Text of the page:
Skip to content

The Heedless Horseman Republicans and their COVID denial

Amid a deadly pandemic, GOP lawmakers seem determined to play Russian roulette

Until now, if you squinted hard enough and ignored any sense of higher principle, you could usually find a dollop of political realism in the cowardly response of congressional Republicans to Donald Trump.

Thus was born a race of GOP legislators who never followed the news about the president. If there was a tweet, they never heard about it. If there was an investigative story, they never read it.

Questioning Republicans in the halls of Congress about Trump’s latest outrage was the equivalent of conducting an interview in Urdu while wearing a mask inside a Hazmat suit.

Their rationale for four years of silence — aside from a few brave figures like former Sen. Jeff Flake and (usually) Mitt Romney — was unreasoning terror. That is, crippling fear of a primary challenge from a Trumpian true believer.

But there is no justification for the self-destructive behavior of many congressional Republicans in the face of COVID-19. It is hard to imagine a 2022 primary challenge against Republicans solely for wearing a mask on an airplane or staying home when they feared they would test positive for the coronavirus.

Then what explains these incidents of heedless behavior by Republicans who presumably should know better?

Rather than staying home Friday night as he awaited the result of a COVID-19 test after being exposed, Wisconsin Sen. Ron Johnson defied the recommendations of the CDC and spoke (without a mask) at a GOP Oktoberfest dinner in Mequon.

Johnson, who does indeed have COVID-19, is not even running for reelection until 2022, so the Republicans of Mequon could have survived without the oratorical skills of their infected senator until next year’s Oktoberfest. Now Johnson is raising the ante by saying that he would show up in the Senate to vote on Amy Coney Barrett’s confirmation even if he still tested positive.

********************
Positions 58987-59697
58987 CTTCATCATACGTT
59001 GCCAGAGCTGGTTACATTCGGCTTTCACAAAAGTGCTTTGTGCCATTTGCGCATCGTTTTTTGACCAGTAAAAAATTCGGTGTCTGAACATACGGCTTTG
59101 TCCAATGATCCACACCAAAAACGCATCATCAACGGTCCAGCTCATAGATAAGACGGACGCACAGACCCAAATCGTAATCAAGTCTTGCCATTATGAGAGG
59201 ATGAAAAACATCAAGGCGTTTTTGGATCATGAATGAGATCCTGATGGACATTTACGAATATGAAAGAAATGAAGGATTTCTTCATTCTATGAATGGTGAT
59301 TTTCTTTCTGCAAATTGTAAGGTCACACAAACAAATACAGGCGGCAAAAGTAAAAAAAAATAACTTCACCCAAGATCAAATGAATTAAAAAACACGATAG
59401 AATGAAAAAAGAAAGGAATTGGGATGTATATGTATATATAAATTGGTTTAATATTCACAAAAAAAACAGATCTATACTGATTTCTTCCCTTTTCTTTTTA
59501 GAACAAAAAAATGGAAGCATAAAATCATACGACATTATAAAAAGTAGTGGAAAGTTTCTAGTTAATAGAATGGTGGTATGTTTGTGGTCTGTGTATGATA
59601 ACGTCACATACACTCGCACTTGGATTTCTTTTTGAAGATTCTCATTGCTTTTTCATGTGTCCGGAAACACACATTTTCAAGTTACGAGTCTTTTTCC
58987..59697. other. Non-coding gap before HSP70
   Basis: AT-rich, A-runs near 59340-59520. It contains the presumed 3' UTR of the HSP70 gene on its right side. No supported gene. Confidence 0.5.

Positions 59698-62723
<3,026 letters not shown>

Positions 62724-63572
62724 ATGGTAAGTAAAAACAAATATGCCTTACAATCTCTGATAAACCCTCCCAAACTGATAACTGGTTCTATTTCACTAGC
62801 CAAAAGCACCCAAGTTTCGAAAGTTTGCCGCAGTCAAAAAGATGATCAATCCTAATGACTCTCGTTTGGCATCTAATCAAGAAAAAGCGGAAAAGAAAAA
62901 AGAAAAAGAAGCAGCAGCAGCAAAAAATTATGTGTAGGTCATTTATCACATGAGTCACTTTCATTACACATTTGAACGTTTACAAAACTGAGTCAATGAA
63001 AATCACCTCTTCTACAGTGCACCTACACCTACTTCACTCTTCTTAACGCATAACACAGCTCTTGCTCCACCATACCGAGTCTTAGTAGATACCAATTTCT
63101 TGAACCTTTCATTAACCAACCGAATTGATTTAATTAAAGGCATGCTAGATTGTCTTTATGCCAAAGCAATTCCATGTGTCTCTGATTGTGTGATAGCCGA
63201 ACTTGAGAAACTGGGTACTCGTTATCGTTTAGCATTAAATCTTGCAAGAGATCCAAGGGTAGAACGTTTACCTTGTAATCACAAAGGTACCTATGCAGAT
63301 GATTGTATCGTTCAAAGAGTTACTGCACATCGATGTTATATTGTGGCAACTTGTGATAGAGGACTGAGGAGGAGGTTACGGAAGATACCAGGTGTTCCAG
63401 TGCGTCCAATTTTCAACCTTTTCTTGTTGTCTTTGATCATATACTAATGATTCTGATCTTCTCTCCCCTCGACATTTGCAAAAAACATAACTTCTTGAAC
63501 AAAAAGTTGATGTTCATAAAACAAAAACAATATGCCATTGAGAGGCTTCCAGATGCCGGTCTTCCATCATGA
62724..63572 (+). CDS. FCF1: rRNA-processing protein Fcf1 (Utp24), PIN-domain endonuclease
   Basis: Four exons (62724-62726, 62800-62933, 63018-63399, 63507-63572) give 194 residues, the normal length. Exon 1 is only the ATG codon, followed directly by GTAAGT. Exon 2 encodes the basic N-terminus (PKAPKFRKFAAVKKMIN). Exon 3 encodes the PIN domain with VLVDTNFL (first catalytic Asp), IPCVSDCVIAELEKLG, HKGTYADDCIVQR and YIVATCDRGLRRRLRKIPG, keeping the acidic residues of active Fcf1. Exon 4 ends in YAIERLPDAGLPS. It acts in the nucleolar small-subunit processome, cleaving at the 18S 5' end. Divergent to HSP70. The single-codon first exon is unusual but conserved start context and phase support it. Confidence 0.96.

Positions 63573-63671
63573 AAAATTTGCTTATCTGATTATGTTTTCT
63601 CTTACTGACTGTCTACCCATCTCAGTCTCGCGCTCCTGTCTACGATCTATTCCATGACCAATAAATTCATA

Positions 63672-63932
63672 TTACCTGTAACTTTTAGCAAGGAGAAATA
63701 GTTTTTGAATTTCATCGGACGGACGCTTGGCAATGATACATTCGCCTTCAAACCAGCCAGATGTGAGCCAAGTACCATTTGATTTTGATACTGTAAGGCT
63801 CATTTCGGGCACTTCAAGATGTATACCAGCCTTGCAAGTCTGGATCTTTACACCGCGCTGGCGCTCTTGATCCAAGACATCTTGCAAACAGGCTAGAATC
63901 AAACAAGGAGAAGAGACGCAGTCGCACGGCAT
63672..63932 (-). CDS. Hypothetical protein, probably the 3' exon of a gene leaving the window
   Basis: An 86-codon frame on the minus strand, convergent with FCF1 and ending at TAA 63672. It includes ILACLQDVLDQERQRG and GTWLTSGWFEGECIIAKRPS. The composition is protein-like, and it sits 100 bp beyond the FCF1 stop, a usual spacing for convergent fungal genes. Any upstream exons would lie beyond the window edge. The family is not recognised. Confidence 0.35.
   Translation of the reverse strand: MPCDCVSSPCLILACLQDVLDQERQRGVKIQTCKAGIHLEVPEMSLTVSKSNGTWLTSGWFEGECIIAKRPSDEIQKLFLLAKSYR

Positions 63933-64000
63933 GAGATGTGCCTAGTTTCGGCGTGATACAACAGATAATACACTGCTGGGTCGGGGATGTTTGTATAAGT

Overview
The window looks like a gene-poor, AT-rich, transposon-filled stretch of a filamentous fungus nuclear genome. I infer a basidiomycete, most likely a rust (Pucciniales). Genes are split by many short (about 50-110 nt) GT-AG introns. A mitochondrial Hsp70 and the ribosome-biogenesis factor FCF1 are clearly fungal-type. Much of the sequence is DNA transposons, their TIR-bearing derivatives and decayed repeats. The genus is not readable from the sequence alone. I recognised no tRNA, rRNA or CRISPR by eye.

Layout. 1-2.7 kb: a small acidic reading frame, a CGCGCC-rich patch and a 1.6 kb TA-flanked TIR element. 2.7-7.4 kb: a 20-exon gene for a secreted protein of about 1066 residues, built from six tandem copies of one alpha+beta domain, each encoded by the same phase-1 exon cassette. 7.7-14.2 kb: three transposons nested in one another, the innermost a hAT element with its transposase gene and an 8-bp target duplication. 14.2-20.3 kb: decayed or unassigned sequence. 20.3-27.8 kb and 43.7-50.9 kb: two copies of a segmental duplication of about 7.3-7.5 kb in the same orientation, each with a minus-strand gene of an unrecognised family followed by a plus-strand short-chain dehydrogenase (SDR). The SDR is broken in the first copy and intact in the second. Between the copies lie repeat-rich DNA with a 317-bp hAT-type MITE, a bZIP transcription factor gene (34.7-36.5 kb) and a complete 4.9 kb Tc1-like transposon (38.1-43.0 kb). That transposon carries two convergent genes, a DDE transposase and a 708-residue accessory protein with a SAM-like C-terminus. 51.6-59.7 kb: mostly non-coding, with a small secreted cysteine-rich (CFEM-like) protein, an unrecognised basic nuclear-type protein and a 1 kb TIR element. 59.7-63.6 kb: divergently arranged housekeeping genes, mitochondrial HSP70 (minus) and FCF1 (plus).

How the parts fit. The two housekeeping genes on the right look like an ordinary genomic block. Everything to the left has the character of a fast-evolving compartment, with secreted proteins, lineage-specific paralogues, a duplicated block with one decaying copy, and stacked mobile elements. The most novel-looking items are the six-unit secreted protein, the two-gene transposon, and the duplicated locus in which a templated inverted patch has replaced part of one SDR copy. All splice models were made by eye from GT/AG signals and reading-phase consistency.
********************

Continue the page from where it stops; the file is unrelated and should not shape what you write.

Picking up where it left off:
Three House Republicans from Minnesota, who traveled to Duluth and back on Air Force One with Trump on Wednesday, knowingly violated Delta Air Lines rules by flying home from Washington on Friday night.

What matters is not that Reps. Pete Stauber, Tom Emmer and Jim Hagedorn tested negative after their exposure to the president. Delta bans flying for 14 days after exposure for a reason — tests can miss cases of COVID-19 that have not yet manifested themselves. Extra caution is especially warranted in the close confines of an airline flight.

Tell that to Mississippi Sen. Roger Wicker.

On a Delta flight Thursday, Wicker was repeatedly photographed with a blue medical mask safeguarding his chin from all virus attacks on his lower jaw. Wicker’s nose and mouth were mask-free.

These GOP legislators can’t blame Trump for their pandemic pigheadedness. It wasn’t until Monday that Trump — who broke out of Walter Reed thanks to his timorous medical team — tweeted, in a quote for the ages, “Don’t be afraid of Covid. Don’t let it dominate your life.”

The 210,000 dead Americans (roughly the population of Des Moines) might have a different take on the president’s upbeat advice.

What matters most